How to assemble window of MK IV drop head


#1

Good day,
I’m assembling my doors of my DHC, how do I proceed? first bolt both chrome rails and then slide the glass from above? do I have to undo the glass from the bottom rail of the window regulator?
rads Polti


(Rob Reilly) #2

This is from the Mark V Service Manual.
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(David) #3

This is the order I did on my 1948 MK IV (which is the saloon not the drop head):

  1. Fit the outer chrome trim to the door with new weather seals.

  1. Leave window glass in bottom rail of window regulator, but assemble other parts of window regulator in side the door.

  1. Slide glass down from above into door cavity and re-engage glass rail into arm of window regulator.

  2. Fit assembled quarter light vent, making sure the window glass travels up the vertical chrome section of the Quarter Light OK.

  1. Grease and make sure everything works smoothly.

I did find that the new rubbers and weather seals I bought did require some bedding in, trimming with a knife, and also time and patience adjusting the screws, etc for good alignment.

  1. Fit internal door panels, handles, and trim.

(Ed Nantes) #4

Firstly to be a wet blanket, the saloon windows do not have any chrome trim on them . They have Bailey channel top and sides. and along the bottom the same channel but flat , not U shaped. The correct channel was available until recently here, It has a woven finish at the edges where it is seen, Although only available in a U section , we just cut it down the centre with tin snips and flat
However the DHC is different, Frankly a Heath Robinson design.

But we are assembling one at present. A LHD car so how the owner is going to drive it in Australia beatsme. There’s little enough rear vision when it’s on the intended side of the road. Any way … the channel on the bottom of the glass. Check that it isn’t corroded, It often is. If so it’s a standard section and used to be available from old car suppliers in UK. Other wise it can be folded up, but no shortcuts with the cross section
The glass was originally held in with glazing rubber. Flat sheet that was soaked in kero, the glass pressed in and the kro expanded the rubber and gripped the glass, Then an hour spent trying to clean one’s hands.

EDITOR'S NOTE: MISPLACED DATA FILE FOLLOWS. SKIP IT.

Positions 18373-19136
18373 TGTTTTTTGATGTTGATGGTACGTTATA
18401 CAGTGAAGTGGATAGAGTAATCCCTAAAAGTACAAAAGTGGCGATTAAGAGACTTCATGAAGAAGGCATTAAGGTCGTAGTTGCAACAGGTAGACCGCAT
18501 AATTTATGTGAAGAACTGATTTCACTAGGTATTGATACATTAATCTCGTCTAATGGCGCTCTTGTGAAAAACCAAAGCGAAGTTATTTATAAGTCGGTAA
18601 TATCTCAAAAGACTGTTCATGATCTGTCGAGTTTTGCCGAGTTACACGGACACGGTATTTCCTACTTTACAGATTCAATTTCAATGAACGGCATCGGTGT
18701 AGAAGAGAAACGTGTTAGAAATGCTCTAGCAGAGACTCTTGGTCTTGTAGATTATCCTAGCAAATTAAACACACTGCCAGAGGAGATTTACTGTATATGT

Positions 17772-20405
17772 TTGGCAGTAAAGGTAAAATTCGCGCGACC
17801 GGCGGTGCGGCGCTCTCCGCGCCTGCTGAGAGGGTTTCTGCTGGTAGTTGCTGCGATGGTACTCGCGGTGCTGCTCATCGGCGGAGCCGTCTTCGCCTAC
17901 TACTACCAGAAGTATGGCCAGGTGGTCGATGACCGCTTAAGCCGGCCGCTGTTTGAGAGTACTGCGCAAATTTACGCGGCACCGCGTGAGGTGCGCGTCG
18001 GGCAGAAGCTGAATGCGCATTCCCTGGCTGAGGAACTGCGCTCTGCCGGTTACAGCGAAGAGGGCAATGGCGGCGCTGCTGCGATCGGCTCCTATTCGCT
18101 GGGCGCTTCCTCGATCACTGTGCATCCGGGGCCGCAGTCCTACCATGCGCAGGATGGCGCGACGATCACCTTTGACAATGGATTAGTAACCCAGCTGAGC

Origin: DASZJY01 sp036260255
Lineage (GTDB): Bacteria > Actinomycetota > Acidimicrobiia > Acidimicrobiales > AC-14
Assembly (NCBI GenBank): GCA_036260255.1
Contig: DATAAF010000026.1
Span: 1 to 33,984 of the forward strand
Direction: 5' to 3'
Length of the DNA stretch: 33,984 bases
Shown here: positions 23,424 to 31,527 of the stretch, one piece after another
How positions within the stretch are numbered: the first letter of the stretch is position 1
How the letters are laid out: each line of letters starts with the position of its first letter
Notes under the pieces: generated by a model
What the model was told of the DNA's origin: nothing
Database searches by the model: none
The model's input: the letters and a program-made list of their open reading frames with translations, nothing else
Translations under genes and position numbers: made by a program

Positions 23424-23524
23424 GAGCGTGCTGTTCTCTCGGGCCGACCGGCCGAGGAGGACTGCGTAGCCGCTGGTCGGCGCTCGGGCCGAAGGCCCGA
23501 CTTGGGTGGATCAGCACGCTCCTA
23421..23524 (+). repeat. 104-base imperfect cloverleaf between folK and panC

The DHC has chrome pivotted channels fr and rear of the door. Make sure these are in the same plane vertically as the glass won’t twist. And from he side they should be parallel with the screen pillar at the front , and the B pillar when raised. None of this can be assumed

Inserting the glass is easier with 2 people. The winding mech is not attached to the door but loose. The glass is lowered and the floating around arm[s] on the mech are engaged in the channel on the bottom of the glass. [ Pre- greased]] This will involved trying out winding the handle to move the arm.
Then when the glass and channel are engaged move the mech around while winding and put the countersunk mounting screws in . One at a time. Get one in and wind the mech around till another lines up.

The same general principle applies to the saloon windows but the glass is smaller and has only one arm on the winder.


(David) #5

I stand corrected by Ed’s better knowledge than mine. Strange that my 1948 SE car (UK car) had chrome bottom window strips - which I just had re-chromed and refitted, and are a perfect machine pressed shape, etc to fit the door.


(Ed Nantes) #6

Just back from helping Doug assemble the windows in the doors of a Mk IV DhC\ If it’s any help we…
had new glass cut and 'Triplex " etched. Used glazing rubbr to put the slide/ winder strip on the bottom[ Rubber gloves are worthwhile there]
The assembld the winder mach onto the glass. The DHC has 2 arms from the winder mech and these should be at about 10.30 and 1.30 angled to install
The giggle the window/ winder assembly in [ one person] while the other installs the 1/4" C sunk BSF screw that hold the mech to the long bars top and bottom
There are numerous traps , getting one or more of the bars mixed up from side to side.
getting ti t all installed and finding out that under load, the pinion gears jump
The DHC pinion is under much more load than the saloon. so I presume this is why ona low mileage car it had stripped.
Fortunately many other Jags used the same basic mech and the pinion gears from them can be substituted
Probably or preferably from a rear door which should have had less use.